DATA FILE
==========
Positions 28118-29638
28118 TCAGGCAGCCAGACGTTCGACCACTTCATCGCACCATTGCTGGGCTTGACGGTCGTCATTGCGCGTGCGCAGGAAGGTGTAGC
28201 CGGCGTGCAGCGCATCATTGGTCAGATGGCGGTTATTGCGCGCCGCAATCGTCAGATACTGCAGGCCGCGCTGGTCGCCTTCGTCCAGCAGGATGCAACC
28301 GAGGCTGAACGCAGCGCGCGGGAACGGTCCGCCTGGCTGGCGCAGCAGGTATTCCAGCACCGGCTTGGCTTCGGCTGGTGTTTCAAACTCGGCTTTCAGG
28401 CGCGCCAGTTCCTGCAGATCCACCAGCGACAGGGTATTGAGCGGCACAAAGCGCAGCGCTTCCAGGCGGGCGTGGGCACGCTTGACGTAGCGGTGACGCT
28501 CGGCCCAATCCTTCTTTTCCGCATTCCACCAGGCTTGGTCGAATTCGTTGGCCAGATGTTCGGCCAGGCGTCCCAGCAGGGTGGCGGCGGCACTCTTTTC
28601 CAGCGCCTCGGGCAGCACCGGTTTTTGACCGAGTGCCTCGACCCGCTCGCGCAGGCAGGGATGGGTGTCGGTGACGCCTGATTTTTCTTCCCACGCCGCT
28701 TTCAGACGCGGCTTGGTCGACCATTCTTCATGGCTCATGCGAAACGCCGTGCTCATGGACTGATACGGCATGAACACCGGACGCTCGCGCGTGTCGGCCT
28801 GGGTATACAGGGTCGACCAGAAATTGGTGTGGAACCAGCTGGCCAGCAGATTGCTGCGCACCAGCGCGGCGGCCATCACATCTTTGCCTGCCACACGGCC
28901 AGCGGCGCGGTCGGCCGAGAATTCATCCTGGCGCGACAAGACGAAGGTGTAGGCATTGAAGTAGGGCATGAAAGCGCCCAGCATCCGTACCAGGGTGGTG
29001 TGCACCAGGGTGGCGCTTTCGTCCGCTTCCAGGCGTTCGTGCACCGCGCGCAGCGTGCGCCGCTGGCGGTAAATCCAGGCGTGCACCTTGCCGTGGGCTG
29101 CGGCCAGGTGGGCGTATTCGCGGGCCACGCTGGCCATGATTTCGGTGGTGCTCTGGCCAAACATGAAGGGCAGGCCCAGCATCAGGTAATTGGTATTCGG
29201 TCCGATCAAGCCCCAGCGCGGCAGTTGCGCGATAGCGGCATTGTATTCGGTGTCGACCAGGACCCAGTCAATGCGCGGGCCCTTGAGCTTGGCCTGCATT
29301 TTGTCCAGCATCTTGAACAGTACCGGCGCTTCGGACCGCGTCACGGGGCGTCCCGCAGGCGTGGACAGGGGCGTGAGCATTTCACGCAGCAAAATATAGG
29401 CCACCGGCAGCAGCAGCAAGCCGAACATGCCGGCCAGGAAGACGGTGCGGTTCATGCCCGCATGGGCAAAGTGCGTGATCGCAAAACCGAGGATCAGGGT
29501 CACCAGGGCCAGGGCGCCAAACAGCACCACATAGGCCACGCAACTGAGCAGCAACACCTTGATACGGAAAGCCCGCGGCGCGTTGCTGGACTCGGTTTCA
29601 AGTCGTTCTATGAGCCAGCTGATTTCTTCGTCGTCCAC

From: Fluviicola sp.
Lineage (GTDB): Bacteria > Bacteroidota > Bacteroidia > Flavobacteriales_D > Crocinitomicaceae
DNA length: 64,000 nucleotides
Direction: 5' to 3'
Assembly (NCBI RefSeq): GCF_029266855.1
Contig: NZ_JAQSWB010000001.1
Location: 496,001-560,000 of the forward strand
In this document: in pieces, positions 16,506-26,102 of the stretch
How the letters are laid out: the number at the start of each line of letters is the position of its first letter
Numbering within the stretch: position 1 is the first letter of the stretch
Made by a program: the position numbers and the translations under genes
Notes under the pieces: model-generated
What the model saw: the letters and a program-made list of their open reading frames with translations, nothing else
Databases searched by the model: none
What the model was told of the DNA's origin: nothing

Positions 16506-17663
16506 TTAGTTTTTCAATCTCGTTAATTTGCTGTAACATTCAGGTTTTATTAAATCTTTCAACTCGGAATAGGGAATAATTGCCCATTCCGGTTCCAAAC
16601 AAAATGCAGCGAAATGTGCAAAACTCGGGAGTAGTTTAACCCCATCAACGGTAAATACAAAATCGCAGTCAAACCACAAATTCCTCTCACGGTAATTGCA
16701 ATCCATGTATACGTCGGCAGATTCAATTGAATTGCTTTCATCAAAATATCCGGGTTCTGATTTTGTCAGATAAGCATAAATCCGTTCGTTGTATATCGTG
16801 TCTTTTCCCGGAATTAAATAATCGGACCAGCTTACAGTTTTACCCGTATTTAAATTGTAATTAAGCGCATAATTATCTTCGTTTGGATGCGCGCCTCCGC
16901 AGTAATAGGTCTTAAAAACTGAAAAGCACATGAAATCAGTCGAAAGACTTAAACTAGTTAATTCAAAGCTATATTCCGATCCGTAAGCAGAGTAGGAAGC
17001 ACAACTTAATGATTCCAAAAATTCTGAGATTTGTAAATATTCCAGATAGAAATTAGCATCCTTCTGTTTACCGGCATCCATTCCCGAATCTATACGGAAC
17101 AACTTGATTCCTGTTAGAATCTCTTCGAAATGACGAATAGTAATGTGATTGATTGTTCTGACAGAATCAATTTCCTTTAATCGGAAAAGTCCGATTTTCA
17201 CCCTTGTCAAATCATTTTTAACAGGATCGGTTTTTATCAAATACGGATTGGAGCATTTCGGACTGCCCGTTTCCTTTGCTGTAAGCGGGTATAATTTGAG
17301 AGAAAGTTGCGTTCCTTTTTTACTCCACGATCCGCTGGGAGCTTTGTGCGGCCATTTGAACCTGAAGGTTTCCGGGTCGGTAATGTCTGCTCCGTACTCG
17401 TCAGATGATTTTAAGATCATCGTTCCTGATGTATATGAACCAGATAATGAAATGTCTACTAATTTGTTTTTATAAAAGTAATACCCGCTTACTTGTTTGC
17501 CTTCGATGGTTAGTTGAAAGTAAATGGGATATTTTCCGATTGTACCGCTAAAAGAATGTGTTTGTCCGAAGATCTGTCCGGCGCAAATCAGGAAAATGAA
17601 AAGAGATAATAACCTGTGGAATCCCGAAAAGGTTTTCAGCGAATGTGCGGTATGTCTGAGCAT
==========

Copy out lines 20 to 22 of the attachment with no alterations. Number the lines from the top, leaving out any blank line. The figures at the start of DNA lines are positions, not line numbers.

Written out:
DNA length: 64,000 nucleotides
Direction: 5' to 3'
Assembly (NCBI RefSeq): GCF_029266855.1